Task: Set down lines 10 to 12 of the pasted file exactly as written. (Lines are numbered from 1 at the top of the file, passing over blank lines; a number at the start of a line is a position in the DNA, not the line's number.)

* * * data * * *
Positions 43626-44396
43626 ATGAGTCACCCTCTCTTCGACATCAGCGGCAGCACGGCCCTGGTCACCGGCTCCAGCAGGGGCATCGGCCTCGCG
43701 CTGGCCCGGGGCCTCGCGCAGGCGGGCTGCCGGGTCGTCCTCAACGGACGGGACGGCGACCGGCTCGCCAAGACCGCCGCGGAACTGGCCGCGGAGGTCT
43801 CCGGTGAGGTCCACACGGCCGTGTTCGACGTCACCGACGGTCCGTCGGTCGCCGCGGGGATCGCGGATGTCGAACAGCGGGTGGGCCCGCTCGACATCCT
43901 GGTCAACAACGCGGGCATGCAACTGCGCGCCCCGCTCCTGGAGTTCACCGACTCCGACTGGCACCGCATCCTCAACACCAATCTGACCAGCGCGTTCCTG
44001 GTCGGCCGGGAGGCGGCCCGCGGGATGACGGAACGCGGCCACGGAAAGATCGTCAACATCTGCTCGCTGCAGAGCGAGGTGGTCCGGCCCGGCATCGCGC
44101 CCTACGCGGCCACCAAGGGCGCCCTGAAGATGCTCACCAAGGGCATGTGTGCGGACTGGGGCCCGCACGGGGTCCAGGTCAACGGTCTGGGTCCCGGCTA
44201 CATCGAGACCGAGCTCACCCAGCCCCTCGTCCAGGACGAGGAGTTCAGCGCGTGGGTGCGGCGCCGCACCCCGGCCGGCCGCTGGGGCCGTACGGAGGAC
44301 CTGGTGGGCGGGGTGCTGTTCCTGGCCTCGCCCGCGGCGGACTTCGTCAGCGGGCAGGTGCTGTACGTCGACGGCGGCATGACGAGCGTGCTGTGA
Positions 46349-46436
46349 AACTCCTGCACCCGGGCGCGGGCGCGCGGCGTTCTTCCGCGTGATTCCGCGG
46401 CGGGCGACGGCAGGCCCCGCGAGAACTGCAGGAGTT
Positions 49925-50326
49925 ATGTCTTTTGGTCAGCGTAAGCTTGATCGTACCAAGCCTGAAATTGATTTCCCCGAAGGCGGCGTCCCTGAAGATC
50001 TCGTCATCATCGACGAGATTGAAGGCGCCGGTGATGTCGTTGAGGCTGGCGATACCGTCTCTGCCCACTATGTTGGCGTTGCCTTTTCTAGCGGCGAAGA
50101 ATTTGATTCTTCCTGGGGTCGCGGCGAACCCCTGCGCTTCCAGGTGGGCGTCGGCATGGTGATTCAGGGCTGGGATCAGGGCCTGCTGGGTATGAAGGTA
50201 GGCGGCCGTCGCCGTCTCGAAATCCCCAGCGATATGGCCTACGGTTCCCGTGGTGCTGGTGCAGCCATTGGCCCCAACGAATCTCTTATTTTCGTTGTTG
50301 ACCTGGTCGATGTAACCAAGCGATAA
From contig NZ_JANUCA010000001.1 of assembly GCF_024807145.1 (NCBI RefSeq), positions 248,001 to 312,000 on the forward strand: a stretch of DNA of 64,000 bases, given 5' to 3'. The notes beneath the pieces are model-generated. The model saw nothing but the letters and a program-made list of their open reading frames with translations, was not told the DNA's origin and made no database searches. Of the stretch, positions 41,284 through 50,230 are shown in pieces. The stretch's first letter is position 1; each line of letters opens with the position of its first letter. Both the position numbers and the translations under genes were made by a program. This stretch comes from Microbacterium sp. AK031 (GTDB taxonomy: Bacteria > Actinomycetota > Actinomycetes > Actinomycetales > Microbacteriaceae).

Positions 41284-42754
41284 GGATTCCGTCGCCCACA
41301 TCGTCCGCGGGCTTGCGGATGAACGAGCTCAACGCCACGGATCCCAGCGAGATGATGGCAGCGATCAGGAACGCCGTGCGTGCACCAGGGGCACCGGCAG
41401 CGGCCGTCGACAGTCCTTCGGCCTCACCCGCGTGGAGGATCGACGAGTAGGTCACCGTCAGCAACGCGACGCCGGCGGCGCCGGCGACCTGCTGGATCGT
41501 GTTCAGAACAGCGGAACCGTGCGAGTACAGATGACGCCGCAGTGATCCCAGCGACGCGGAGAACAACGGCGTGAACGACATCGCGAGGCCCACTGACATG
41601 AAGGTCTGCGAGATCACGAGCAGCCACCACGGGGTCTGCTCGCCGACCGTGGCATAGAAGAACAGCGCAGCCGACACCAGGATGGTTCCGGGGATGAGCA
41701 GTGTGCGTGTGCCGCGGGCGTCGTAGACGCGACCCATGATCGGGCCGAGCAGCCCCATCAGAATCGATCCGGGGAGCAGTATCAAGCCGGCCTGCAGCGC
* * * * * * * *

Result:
Positions 46349-46436
46349 AACTCCTGCACCCGGGCGCGGGCGCGCGGCGTTCTTCCGCGTGATTCCGCGG
46401 CGGGCGACGGCAGGCCCCGCGAGAACTGCAGGAGTT